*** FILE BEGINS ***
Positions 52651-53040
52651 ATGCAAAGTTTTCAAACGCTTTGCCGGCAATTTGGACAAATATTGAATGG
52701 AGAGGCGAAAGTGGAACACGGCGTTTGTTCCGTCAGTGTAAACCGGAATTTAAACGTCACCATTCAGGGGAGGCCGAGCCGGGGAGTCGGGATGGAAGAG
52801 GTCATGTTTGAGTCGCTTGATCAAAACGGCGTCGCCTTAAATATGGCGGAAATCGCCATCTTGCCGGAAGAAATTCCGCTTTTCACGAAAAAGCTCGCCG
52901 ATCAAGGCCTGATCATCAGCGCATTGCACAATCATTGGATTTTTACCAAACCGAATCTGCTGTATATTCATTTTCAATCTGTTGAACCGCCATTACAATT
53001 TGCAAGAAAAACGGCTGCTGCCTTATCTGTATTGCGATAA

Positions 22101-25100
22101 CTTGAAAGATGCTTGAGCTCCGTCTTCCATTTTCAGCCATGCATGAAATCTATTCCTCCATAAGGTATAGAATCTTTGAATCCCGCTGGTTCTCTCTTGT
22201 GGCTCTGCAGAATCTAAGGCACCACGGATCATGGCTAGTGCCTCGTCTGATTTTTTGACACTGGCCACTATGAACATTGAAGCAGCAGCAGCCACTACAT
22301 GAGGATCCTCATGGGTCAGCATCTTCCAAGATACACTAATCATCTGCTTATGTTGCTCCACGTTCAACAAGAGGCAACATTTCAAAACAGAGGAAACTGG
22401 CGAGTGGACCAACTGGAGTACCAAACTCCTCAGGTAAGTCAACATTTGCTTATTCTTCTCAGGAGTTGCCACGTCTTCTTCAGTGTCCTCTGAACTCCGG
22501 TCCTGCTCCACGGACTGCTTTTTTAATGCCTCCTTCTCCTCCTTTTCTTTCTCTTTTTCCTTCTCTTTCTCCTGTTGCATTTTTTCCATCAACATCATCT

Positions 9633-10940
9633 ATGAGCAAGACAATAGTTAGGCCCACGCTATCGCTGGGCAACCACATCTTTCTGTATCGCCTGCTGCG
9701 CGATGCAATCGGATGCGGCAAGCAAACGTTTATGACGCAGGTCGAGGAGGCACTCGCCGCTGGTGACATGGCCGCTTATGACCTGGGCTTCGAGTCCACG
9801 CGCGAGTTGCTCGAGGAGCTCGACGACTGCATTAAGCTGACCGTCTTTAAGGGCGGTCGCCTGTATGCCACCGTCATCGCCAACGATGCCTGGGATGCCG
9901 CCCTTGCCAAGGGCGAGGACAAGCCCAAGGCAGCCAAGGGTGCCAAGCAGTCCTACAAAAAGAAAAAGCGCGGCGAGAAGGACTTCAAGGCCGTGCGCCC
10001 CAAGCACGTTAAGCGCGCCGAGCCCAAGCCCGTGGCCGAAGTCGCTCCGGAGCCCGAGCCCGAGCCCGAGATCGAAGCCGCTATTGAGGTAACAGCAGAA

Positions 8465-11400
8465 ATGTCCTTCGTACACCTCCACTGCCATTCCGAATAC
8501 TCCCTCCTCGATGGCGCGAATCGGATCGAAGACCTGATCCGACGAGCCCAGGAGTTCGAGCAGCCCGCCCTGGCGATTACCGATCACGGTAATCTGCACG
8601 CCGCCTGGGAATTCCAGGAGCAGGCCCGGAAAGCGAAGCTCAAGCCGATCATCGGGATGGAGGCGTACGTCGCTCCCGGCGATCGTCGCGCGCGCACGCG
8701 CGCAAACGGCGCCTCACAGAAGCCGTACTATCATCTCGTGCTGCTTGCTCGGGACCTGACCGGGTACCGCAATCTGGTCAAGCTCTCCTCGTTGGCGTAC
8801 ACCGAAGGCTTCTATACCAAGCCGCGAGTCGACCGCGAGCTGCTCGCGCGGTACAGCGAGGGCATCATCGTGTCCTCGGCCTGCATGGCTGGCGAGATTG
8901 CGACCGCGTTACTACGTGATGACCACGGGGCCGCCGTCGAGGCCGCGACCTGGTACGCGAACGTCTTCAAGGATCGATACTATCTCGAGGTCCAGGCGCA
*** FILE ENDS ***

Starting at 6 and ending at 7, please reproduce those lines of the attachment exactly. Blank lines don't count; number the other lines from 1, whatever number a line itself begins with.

53001 TGCAAGAAAAACGGCTGCTGCCTTATCTGTATTGCGATAA

Positions 22101-25100